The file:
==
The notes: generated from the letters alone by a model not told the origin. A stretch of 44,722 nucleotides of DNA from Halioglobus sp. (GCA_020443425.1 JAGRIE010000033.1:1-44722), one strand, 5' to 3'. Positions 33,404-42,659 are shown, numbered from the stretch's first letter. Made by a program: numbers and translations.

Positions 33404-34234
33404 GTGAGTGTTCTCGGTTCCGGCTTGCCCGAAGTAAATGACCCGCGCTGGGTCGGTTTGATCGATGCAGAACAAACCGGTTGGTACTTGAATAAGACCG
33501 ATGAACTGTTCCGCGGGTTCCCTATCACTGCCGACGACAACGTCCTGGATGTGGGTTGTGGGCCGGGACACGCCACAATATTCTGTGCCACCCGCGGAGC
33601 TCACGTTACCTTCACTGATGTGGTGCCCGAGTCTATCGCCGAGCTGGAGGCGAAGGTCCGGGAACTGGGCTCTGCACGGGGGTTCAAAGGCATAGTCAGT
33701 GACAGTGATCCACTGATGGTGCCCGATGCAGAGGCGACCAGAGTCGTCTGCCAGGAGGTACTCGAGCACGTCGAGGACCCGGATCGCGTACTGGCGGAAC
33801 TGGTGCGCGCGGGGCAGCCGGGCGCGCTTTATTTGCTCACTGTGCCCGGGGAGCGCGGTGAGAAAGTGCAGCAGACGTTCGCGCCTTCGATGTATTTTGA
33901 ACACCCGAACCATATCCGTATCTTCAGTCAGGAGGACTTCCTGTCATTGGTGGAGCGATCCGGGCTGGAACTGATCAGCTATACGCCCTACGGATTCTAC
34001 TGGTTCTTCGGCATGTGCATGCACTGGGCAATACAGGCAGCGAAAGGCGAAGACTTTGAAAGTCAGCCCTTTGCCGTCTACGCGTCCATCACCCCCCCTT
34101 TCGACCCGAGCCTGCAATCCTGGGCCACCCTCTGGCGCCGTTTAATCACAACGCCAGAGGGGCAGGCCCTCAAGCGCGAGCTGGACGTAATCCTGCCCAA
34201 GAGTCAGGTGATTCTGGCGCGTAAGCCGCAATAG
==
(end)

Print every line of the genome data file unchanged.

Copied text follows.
The notes: generated from the letters alone by a model not told the origin. A stretch of 44,722 nucleotides of DNA from Halioglobus sp. (GCA_020443425.1 JAGRIE010000033.1:1-44722), one strand, 5' to 3'. Positions 33,404-42,659 are shown, numbered from the stretch's first letter. Made by a program: numbers and translations.

Positions 33404-34234
33404 GTGAGTGTTCTCGGTTCCGGCTTGCCCGAAGTAAATGACCCGCGCTGGGTCGGTTTGATCGATGCAGAACAAACCGGTTGGTACTTGAATAAGACCG
33501 ATGAACTGTTCCGCGGGTTCCCTATCACTGCCGACGACAACGTCCTGGATGTGGGTTGTGGGCCGGGACACGCCACAATATTCTGTGCCACCCGCGGAGC
33601 TCACGTTACCTTCACTGATGTGGTGCCCGAGTCTATCGCCGAGCTGGAGGCGAAGGTCCGGGAACTGGGCTCTGCACGGGGGTTCAAAGGCATAGTCAGT
33701 GACAGTGATCCACTGATGGTGCCCGATGCAGAGGCGACCAGAGTCGTCTGCCAGGAGGTACTCGAGCACGTCGAGGACCCGGATCGCGTACTGGCGGAAC
33801 TGGTGCGCGCGGGGCAGCCGGGCGCGCTTTATTTGCTCACTGTGCCCGGGGAGCGCGGTGAGAAAGTGCAGCAGACGTTCGCGCCTTCGATGTATTTTGA
33901 ACACCCGAACCATATCCGTATCTTCAGTCAGGAGGACTTCCTGTCATTGGTGGAGCGATCCGGGCTGGAACTGATCAGCTATACGCCCTACGGATTCTAC
34001 TGGTTCTTCGGCATGTGCATGCACTGGGCAATACAGGCAGCGAAAGGCGAAGACTTTGAAAGTCAGCCCTTTGCCGTCTACGCGTCCATCACCCCCCCTT
34101 TCGACCCGAGCCTGCAATCCTGGGCCACCCTCTGGCGCCGTTTAATCACAACGCCAGAGGGGCAGGCCCTCAAGCGCGAGCTGGACGTAATCCTGCCCAA
34201 GAGTCAGGTGATTCTGGCGCGTAAGCCGCAATAG